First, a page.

Logo of Phnom Penh Post newspaper Phnom Penh Post - Banking sector, UYFC team up for blood drive

Banking sector, UYFC team up for blood drive

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People donating blood on Wednesday. CAMBODIA BLOOD SERVICE

Banking sector, UYFC team up for blood drive

The Kingdom needs around 100,000 blood donors per year in order to treat all of the patients in need of blood transfusions, which is nearly 20 per cent higher than in previous years, according to the National Blood Transfusion Centre of Cambodia (NBTC).

NBTC deputy director Ly Sovith told The Post on May 12 that every six minutes in Cambodia, a donation of blood is needed to save a patient’s life. The total daily demand is up to over 200 blood transfusion bags in Phnom Penh alone. Nationwide demand for blood totals to about 100,000 bags per year, or almost 20 per cent more than in previous years.

The NBTC currently provides over 70 per cent of the Kingdom’s donated blood supply.

Citing the World Health Organisation, he said that free and voluntary blood donations had met only about 10 per cent of the country’s total needs, while in neighbouring countries their voluntary blood donations can supply up to 90 per cent of their needs.

However, despite the shortage of voluntary blood donations, Cambodia is able to cope with the yearly demand because more than 80 per cent of the nation’s blood needs are donated by people who give blood on behalf of a family member who is in need of a transfusion in order to “exchange” it at the blood bank for access to the type of blood needed by their loved ones.

“We can cope with it as we have replacement from those who donate their blood on behalf of others, but we don’t want to rely on that system. We want to see an increase of voluntary blood donors like neighbouring countries and thereby meet up to 90 per cent of our demand for blood supply in advance,” he said.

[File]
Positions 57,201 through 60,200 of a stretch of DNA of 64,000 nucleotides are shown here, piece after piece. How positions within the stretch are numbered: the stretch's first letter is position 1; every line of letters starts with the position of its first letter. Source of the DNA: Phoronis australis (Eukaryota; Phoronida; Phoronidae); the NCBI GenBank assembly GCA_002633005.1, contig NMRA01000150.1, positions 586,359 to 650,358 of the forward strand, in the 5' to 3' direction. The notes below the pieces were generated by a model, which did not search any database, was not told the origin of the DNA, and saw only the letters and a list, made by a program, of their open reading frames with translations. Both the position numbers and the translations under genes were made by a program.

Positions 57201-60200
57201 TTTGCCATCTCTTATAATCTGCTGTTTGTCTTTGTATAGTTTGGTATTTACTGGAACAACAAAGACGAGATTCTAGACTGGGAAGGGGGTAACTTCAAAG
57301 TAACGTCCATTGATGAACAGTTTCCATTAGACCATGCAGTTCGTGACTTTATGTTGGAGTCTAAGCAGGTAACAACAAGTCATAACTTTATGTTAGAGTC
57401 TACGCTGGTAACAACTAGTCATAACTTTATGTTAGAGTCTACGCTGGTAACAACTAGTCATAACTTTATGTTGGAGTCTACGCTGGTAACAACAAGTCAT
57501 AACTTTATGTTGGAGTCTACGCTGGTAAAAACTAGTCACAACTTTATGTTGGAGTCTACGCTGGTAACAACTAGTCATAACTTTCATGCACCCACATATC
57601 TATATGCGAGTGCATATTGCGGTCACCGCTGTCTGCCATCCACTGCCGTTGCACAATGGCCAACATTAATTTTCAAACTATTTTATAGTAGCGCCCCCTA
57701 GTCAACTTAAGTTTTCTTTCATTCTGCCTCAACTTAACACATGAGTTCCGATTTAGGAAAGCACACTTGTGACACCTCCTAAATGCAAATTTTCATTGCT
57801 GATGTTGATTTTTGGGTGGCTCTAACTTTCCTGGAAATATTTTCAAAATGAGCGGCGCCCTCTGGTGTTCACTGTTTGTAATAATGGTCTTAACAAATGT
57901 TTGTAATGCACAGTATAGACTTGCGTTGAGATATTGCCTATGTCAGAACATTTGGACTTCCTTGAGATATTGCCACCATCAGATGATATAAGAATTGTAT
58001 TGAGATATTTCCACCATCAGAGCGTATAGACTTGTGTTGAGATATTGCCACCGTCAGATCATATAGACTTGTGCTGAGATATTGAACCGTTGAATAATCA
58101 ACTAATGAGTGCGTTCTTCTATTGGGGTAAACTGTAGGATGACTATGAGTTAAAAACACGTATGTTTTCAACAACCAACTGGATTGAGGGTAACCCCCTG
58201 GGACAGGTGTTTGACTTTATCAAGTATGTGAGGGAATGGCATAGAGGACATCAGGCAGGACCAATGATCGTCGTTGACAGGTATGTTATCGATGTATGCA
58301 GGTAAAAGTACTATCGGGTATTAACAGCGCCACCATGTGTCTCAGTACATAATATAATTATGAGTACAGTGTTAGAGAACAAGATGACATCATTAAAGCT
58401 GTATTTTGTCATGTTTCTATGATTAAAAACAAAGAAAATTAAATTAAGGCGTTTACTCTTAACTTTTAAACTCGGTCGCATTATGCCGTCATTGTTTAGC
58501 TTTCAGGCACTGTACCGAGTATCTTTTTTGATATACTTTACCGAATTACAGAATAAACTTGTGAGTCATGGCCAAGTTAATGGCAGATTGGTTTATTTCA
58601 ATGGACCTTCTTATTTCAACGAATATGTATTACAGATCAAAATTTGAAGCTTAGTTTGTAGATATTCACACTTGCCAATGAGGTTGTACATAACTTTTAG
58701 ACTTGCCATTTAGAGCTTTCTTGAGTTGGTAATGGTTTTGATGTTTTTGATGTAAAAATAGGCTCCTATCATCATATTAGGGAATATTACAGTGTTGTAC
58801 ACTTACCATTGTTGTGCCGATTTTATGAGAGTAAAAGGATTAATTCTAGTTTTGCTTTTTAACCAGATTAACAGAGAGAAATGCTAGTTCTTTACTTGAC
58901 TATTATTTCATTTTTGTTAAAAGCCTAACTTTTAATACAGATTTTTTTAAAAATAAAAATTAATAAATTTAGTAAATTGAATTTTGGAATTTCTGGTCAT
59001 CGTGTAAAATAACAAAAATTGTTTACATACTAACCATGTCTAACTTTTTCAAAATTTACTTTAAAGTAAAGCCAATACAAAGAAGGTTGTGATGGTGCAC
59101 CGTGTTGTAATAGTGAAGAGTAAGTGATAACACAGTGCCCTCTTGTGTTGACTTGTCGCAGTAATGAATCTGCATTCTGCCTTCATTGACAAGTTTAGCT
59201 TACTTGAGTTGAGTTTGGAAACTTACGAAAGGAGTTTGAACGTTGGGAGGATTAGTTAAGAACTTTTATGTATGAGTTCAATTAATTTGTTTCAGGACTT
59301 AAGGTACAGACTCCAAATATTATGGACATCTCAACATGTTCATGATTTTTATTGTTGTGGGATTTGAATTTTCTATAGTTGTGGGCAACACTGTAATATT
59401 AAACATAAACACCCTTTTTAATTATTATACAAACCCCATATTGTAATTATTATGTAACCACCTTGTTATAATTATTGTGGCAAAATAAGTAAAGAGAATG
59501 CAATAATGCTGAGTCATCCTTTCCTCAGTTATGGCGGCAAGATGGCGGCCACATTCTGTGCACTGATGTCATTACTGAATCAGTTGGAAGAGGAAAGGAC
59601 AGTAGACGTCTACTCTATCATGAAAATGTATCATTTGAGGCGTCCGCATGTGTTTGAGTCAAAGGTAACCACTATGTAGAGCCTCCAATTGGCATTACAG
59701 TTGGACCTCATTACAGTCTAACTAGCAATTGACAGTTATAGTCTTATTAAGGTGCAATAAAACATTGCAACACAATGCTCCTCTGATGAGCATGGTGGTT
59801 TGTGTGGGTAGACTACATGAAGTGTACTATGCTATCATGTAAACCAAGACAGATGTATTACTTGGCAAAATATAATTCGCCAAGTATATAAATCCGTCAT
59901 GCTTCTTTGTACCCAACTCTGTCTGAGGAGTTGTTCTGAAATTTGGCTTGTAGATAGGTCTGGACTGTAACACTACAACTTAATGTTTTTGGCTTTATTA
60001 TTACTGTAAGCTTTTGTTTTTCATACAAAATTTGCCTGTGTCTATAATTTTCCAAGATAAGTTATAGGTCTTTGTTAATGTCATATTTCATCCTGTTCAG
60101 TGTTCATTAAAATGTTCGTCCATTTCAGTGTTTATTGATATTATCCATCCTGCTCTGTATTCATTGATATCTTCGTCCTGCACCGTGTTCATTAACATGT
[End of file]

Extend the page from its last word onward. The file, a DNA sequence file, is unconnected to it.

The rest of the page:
The need for blood increases day after day, but the supply of blood has dropped significantly since the Kingdom’s first major Covid-19 outbreak, which was dubbed the “February 20 community event” to mark the date it was first detected.

With the pandemic no longer a hindrance, the Cambodia Microfinance Association (CMA), National Bank of Cambodia (NBC), Union of Youth Federations of Cambodia (UYFC) along with the banking sector and the Cambodian Banking Association, have all collaborated with the NBTC to launch a blood donation campaign called “Save My Life”.

CMA chairman Sok Voeun said the campaign began on May 12 in Phnom Penh with more than 700 registered participants. They also donated enough funds for one blood bank to be built at Kantha Bopha Children’s Hospital.

“The campaign aims to collect blood donations from staff members and employees in the banking and financial sector as well as other stakeholders and the general public in order to save the lives of those in urgent need of blood. We’re also going to be collecting and donating charitable funds to help Kantha Bopha hospital and raising awareness about the importance of blood donations,” he said.

Rath Sovannarak, director-general of the NBC’s Banking Supervision Department, said: “Considering that the need for blood in Cambodia increases every year while the number of blood donors remains insufficient, we gathered together to day to join the “Save My Life” campaign and also raise funds for Kantha Bopha hospital,” he said.

Tima Vichhekal, member of the central committee of the UYFC and vice president of the UYFC in Phnom Penh, said the participation of everyone in Cambodian society in donating blood was something that would save the lives of their compatriots, including children, who are in urgent need of blood transfusions in hospitals and health centres.

“The blood donation drive and fundraising campaign to help Kantha Bopha Hospital must turn into a national movement that is active and widespread throughout the country.


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